At last a careful and reasoned examination of the many, mainly baseless, charges that Donald Trump has levelled against Iran to justify America’s abrogation of the Iran nuclear deal, formally known as the JCPOA. See: Iran: Does President Trump Have a Case? (Peter Jenkins on lobelog.com, 28 November 2018).
In response to Trump’s claim that Iran seeks to hold the U.S. hostage to nuclear blackmail, Peter Jenkins, a retired British career diplomat, writes:
[R]easonable observers tend to the view that Iran’s leaders have opted for a nuclear hedging strategy: they would like to position themselves close to the nuclear weapon threshold but are well aware that crossing the threshold in the absence of a threat justifying the acquisition of a nuclear deterrent would be an act of self-harm. Being a threshold state is not illegal. There are plenty of them.
Another Trump claim is that the deal fails to prevent Iranian development of nuclear-capable missiles. Jenkins responds:
Iran is under no treaty obligation to refrain from developing missiles. There is no agreed definition of “nuclear-capable.” Iran has never tested long-range missiles and says it has no intention of acquiring them.
As for medium-range missiles, Jenkins suggests we consider Iran’s point of view:
True, Iran’s neighbors see its expanding missile capabilities as a threat. But Iran, too, sees the expanding capabilities of those neighbors as a threat. So, the U.S. response ought to be to promote a regional dialogue on missile proliferation, not to withdraw from the JCPOA [nuclear agreement].
Jenkins also tackles the perpetually repeated U.S. allegation that Iran is “the world’s leading sponsor of terrorism” — despite the fact that its own Congressional Research Service disagrees.
In reality, the United States justifies its charge by pointing to Iranian support for Lebanese Hezbollah and Palestinian Hamas. The United States considers these to be terrorist organizations. True, both have undertaken terrorist operations in the past. But both have evolved into more complex entities. So, that characterization can be challenged.
Perhaps the most useful part of the analysis is the discussion of Iran’s motivation for its actions in Yemen, Syria, and Lebanon. In other words, the author is doing something that is all too rare with western commentators these days — he is looking at the regional security situation through Iranian eyes. He writes:
In Syria for instance, when it seemed likely that Bashar al-Assad would fall, Tehran would have seen that as a very serious threat to its ability to supply Hezbollah so that Hezbollah can deter Israeli attacks on Iran. In Yemen, modest support for the Houthis has been a low-cost opportunity to bugger up the war plans of Iran’s neighbour, rival, and, currently, sworn enemy: Saudi Arabia.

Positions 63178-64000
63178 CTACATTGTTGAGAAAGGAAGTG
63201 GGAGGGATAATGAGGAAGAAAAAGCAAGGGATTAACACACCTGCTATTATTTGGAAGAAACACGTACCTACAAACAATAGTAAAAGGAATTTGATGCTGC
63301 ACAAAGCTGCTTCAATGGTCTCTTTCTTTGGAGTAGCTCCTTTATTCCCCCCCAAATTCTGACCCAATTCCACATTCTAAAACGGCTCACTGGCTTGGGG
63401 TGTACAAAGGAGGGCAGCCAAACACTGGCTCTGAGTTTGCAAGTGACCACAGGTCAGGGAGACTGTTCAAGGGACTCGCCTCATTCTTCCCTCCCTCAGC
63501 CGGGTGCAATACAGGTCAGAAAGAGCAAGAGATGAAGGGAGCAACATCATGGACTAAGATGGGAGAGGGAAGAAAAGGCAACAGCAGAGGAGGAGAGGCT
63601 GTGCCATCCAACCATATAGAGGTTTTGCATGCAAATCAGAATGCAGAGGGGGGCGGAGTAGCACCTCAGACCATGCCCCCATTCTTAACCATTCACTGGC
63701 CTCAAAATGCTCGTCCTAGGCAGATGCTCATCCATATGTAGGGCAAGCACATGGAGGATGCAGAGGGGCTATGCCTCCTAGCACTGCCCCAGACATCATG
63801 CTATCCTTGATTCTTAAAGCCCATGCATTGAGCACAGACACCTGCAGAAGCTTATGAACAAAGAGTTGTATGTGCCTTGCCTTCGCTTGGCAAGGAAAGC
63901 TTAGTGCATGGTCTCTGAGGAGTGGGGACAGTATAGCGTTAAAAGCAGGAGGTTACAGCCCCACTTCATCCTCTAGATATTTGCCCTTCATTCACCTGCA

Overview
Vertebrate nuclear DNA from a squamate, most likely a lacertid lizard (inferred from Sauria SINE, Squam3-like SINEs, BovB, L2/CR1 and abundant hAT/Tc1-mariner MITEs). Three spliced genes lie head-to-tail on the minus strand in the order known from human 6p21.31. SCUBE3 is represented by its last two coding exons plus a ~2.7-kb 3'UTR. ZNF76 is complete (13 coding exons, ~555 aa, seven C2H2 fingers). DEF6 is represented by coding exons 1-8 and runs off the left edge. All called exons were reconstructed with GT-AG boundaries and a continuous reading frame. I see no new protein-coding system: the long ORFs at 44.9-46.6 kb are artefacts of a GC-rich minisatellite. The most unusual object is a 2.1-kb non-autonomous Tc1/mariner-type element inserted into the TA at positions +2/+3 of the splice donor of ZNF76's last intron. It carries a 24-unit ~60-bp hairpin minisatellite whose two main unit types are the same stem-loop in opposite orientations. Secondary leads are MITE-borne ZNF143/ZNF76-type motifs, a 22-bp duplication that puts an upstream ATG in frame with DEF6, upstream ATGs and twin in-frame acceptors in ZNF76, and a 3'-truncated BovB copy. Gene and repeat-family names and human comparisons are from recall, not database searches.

For the full article, see: Iran: Does President Trump Have a Case? (Peter Jenkins on lobelog.com, 28 November 2018).
Update on Saudi Arabia and Yemen
In a resounding defeat for the White House and Republican Senate leadership, the US Senate voted this week to advance legislation that would give President Trump 30 days to get the US military out of Saudi Arabia’s genocidal war in Yemen, unless he could get Congressional authorization for US military intervention. Which he almost certainly could not.
See: Congress is finally pushing the US to withdraw from Yemen. It’s about time (Mark Weisbrot, theguardian.com, 30 November 2018).
In the meantime, Saudi Arabia and its coalition partner, the United Arab Emirates, have torpedoed a UN Security Council resolution calling for a ceasefire and resumption of humanitarian deliveries in Yemen to stave of famine for millions. This is yet more proof that they will not budge so long as western-supplied arms — including those from Canada — just keep on coming.
See: Yemen ceasefire resolution blocked at UN after Saudi and UAE ‘blackmail’ (Julian Borger, theguardian.com, 29 November 2018).
And see CBC journalist Robyn Urback’s disturbing article contending that Canada (one of the world’s richest countries) simply cannot afford to stop selling weapons to Saudi despots. (Note that we in fact have no idea how many jobs may or may not be lost, because of the secrecy surrounding the contract.)
For a contrasting view, see Andrew Cohen’s opinion piece: Our considered silence on Saudi Arabia is no better than Trump’s brazen acquiescence (ottawacitizen.com, 27 November 2018). He concludes:
Here we are selling arms to a medieval regime that is using them to kill innocents indiscriminately in Yemen. This is helping them buttress a leadership that jails, tortures and kills without apology.
At the end of the day, if we stand for anything, we have only one choice: Cancel the contract.
Photo credit: Prime Minister Justin Trudeau (wikimedia images)